The Rights of the Accused in Islam (Part Two)

  • Published in Law

Under the law of Islam, the accused enjoys many rights. These will be summarized below.

The Right to a Defense

The accused has the right to defend himself/herself against any accusation. This may be accomplished by proving that the evidence cited is invalid or by presenting other evidence that contradicts it. In any case, the accused must be allowed to exercise this right so that the accusation does not turn into a conviction. An accusation means that there is the possibility of doubt, and just how much doubt there is will determine the amount and parameters of defense. By comparing the evidence presented by the defense with that of the party making the accusation, the truth will become clear-which is, after all, the objective of the investigation.

Opening Speech by Dr. Taha Jabir : Towards the Construction of a Contemporary Islamic Educational Theory

AI-salamu alaikum wa rahamatu Allah wa barakatuh:

Praise be to Allah and prayer and peace be on our prophet Muhammad and his Household, companions, followers and those who follow him and abide by his guidance until the Day of Judgement.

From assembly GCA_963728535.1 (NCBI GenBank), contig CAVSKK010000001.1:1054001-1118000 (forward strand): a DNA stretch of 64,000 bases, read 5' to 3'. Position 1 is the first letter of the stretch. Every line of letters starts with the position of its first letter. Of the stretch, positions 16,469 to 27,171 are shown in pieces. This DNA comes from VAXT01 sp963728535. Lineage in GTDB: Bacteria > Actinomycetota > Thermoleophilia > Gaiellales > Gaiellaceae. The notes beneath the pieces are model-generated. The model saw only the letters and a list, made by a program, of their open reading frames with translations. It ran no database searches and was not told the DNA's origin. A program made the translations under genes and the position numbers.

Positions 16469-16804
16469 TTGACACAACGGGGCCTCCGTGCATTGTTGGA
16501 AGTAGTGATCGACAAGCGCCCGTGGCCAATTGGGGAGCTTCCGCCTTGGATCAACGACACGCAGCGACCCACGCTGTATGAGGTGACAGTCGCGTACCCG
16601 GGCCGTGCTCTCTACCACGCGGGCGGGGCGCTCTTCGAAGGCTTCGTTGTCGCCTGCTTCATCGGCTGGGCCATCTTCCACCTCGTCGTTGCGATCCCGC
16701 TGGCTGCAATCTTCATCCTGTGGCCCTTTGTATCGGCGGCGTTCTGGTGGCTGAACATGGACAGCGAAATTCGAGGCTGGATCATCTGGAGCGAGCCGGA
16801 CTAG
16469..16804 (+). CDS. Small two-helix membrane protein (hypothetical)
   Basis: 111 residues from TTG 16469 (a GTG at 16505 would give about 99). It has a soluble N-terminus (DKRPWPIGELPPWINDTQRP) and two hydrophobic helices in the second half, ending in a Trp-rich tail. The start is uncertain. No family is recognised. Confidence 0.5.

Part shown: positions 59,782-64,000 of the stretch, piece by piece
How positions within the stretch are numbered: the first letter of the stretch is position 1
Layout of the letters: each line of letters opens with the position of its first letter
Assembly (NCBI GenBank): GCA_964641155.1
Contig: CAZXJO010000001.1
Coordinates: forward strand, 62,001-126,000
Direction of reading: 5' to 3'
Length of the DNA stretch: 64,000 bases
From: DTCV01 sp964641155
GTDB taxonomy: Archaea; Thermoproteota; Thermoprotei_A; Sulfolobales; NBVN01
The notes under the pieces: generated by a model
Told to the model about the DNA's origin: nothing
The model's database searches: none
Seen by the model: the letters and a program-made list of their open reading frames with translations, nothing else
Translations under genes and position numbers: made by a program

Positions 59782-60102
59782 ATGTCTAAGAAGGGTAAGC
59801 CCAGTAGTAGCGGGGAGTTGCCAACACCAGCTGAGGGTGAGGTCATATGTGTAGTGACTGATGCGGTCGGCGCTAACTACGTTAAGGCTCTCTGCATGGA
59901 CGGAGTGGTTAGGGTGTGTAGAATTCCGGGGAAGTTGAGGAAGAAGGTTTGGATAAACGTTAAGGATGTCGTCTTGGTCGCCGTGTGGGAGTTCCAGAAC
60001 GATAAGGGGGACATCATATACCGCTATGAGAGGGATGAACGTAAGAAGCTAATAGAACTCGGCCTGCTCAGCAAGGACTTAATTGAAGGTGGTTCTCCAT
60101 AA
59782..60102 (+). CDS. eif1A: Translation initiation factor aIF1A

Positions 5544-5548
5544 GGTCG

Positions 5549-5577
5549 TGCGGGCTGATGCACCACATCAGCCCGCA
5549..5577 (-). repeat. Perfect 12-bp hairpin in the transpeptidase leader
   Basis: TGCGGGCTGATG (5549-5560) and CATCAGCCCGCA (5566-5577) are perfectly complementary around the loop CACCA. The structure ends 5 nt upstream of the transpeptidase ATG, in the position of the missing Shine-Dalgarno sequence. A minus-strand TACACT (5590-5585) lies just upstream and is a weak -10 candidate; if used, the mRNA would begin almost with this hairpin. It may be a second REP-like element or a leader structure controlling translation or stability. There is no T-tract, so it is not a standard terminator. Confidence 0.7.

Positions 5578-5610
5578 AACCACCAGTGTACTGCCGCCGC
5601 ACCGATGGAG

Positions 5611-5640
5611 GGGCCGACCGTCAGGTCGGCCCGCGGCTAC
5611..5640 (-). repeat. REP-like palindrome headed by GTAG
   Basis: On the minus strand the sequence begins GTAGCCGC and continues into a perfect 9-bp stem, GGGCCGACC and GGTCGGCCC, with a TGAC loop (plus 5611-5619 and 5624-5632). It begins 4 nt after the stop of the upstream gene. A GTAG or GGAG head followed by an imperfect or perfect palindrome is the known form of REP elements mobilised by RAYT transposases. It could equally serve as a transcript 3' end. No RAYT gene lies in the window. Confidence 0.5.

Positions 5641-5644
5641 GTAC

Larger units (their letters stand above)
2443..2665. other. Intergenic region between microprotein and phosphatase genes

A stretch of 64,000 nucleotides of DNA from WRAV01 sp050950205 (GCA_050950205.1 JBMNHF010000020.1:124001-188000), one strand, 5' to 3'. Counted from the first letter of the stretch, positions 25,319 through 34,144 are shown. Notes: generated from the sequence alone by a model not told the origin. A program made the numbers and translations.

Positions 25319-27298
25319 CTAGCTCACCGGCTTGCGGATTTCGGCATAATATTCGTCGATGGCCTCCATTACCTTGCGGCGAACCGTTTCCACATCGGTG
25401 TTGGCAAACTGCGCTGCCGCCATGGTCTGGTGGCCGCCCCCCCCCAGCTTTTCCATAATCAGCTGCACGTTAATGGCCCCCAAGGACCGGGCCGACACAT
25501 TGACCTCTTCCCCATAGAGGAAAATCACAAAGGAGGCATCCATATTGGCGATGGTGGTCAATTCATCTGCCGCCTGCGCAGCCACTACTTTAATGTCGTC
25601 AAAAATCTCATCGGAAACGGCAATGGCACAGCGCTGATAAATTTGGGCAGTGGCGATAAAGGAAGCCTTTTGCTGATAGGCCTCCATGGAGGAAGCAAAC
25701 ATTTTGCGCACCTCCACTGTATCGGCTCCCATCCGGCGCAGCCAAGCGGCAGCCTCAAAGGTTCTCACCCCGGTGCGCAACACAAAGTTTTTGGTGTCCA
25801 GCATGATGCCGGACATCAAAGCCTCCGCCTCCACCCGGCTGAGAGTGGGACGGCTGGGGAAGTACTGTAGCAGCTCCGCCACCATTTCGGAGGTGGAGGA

On this blessed day, the second day of the new Hijrah year, the international Institute of Islamic Thought is pleased to start its second academic participation in dear Jordan only one year after its first participation with the Royal Academy for Islamic Civilization Research­Al al-Bait-Foundation. In the symposium entitled: "Prophet Muhammad's Sunnah: Source of Knowledge, Culture and Civilization", which was held last summer. That conference had healthy effects most important of which may be to draw the attention of scholars and researchers to the prophet's Sunnah in this regard and to enhance the idea of using divine inspiration as a source of knowledge, culture, education, civilization, urbanization, and progress after Muslims had for a long time regarded divine inspiration as the source of Sharia rules only. On the other hand, they were used to import ready­made social and human knowledge with all its unhealthy dimensions from the west. These dimensions include looking to divine inspiration as myth, and considering scientific knowledge in all fields as any tangible piece of information subjected to experiment as defined by UNESCO.

Toward An Islamic Alternative In Thought and Knowledge